|Title||Changes in food web structure and ecosystem functioning of a large, shallow Chinese lake during the 1950s, 1980s and 2000s|
|Author(s)||Kong, Xiangzhen; He, Wei; Liu, Wenxiu; Yang, Bin; Xu, Fuliu; Jørgensen, Sven Erik; Mooij, W.M.|
|Source||Ecological Modelling 319 (2016). - ISSN 0304-3800 - p. 31 - 41.|
Aquatic Ecology and Water Quality Management
|Publication type||Refereed Article in a scientific journal|
|Keyword(s)||Ecopath model - Ecosystem functioning - Fishery - Food web structure - Lake Chaohu - Lake management|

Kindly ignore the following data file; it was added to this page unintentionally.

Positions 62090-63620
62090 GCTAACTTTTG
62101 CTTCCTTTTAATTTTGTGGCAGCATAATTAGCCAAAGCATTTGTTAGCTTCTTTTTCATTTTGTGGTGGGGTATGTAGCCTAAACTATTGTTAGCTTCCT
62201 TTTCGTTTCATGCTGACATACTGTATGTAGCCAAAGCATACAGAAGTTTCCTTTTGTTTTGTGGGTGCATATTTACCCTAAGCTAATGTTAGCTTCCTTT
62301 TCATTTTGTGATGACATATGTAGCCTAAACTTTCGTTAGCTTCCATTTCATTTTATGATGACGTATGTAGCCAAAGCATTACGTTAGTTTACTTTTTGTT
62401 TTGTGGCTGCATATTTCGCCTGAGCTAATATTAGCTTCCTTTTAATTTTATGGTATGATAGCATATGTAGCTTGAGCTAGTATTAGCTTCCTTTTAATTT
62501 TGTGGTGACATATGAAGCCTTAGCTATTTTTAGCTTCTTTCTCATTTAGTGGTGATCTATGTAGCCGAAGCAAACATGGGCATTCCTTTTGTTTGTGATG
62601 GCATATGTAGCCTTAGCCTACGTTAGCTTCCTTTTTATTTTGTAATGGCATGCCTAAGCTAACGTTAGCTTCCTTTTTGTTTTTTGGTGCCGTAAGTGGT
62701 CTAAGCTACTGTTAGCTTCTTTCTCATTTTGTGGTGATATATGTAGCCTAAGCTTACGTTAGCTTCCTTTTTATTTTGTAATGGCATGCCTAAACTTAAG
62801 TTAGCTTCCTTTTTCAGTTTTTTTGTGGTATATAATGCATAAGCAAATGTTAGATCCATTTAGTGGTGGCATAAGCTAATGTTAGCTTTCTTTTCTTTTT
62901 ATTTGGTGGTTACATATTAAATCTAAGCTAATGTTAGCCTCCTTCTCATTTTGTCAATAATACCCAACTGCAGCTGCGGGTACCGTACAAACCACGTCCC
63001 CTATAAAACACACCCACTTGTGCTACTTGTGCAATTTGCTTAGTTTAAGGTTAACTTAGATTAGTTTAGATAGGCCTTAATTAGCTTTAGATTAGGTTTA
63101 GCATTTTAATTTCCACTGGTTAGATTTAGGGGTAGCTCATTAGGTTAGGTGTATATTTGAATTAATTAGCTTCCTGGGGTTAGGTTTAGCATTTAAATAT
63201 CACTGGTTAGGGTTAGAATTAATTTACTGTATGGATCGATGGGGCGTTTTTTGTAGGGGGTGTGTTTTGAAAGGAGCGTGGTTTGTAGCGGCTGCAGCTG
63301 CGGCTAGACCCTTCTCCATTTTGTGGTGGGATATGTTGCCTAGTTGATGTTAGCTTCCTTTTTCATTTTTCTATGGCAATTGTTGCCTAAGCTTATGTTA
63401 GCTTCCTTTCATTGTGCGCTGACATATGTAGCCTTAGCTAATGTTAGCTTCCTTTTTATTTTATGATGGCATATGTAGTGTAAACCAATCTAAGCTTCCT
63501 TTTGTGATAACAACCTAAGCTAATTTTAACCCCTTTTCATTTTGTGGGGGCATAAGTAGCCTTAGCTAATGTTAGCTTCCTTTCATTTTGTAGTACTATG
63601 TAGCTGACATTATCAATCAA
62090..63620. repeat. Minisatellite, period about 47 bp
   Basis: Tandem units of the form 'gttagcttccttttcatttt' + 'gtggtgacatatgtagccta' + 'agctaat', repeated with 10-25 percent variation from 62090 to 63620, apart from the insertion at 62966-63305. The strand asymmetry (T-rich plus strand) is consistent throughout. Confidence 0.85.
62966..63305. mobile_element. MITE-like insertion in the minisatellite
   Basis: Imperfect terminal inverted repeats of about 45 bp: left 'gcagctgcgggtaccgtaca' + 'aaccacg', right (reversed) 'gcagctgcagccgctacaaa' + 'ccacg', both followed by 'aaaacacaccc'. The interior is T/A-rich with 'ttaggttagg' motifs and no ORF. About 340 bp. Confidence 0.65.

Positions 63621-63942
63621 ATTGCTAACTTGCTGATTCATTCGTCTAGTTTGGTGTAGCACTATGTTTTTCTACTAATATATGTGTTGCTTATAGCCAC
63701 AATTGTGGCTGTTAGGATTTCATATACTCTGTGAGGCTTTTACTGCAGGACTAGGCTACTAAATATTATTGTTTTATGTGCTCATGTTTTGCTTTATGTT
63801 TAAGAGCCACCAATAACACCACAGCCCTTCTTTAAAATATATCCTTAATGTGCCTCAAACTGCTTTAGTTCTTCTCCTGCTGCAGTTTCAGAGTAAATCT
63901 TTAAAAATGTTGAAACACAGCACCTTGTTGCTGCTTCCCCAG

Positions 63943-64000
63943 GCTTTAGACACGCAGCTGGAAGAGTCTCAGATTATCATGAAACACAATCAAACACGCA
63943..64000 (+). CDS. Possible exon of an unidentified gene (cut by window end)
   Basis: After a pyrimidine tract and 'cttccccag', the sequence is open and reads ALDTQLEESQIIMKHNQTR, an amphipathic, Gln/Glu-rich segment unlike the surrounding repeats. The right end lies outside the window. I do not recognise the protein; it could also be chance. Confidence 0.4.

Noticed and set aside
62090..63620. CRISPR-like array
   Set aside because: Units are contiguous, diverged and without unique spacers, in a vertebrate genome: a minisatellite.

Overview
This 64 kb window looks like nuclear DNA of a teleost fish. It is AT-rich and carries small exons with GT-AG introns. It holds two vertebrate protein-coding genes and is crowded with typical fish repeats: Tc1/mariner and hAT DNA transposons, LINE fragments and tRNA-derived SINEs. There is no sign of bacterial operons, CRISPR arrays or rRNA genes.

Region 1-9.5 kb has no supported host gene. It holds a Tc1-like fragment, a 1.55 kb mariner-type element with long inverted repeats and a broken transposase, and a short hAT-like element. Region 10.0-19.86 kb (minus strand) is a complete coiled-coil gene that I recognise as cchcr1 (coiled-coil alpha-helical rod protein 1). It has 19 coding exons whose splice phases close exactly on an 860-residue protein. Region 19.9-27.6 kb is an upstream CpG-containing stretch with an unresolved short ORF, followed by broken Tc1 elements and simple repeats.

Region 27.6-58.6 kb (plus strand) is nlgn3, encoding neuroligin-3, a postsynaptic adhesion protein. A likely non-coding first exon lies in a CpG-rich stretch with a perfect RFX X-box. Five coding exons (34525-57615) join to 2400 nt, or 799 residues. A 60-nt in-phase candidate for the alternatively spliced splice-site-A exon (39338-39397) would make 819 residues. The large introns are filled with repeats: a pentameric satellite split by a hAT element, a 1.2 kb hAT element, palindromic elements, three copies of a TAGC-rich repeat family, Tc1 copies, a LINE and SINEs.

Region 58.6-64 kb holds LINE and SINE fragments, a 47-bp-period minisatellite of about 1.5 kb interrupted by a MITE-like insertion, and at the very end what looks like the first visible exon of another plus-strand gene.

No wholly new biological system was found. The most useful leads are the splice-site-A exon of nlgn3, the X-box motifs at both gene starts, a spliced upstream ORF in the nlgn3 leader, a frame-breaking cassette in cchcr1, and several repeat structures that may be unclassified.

Food web structure dynamics and ecosystem functioning are strongly linked, and both are indispensable in evaluating ecosystem development in lakes under multiple anthropogenic stressors. However, model-based approaches concerning the changes in food web structure and ecosystem functioning in a certain lake during distinct periods are scarce. In this study, we focus on Lake Chaohu, the fifth-largest lake in China, which has undergone drastic changes over the last several decades. Data from the 1950s, 1980s and 2000s were used to create three Ecopath mass-balance models. These Ecopath models were validated by the stable isotope-determined trophic level (TL) for each functional group, which indicated an acceptable model performance. Over time, we observed a collapse of the food web toward a simplified structure and decreasing biodiversity and trophic interactions. The lake ecosystem was approaching an immature but stable status from the 1950s to the 2000s, as indicated by the multiple related indicators and the distribution of energy flows in slow detrital-based and fast primary producer-based channels. We further discuss the potential driving factors and underlying mechanisms, hypothesizing that hydrological regulation may play a significant role in driving all of these changes in Lake Chaohu in addition to eutrophication and intensive fishery. Overall, we strongly advocate the identification of a threshold in abundance of zooplanktivorous fish, an integrated strategy for future ecological restoration in Lake Chaohu, and the consideration of using Ecopath as a new management tool for other lakes, thereby bridging the strategies from both environmental and ecological perspectives.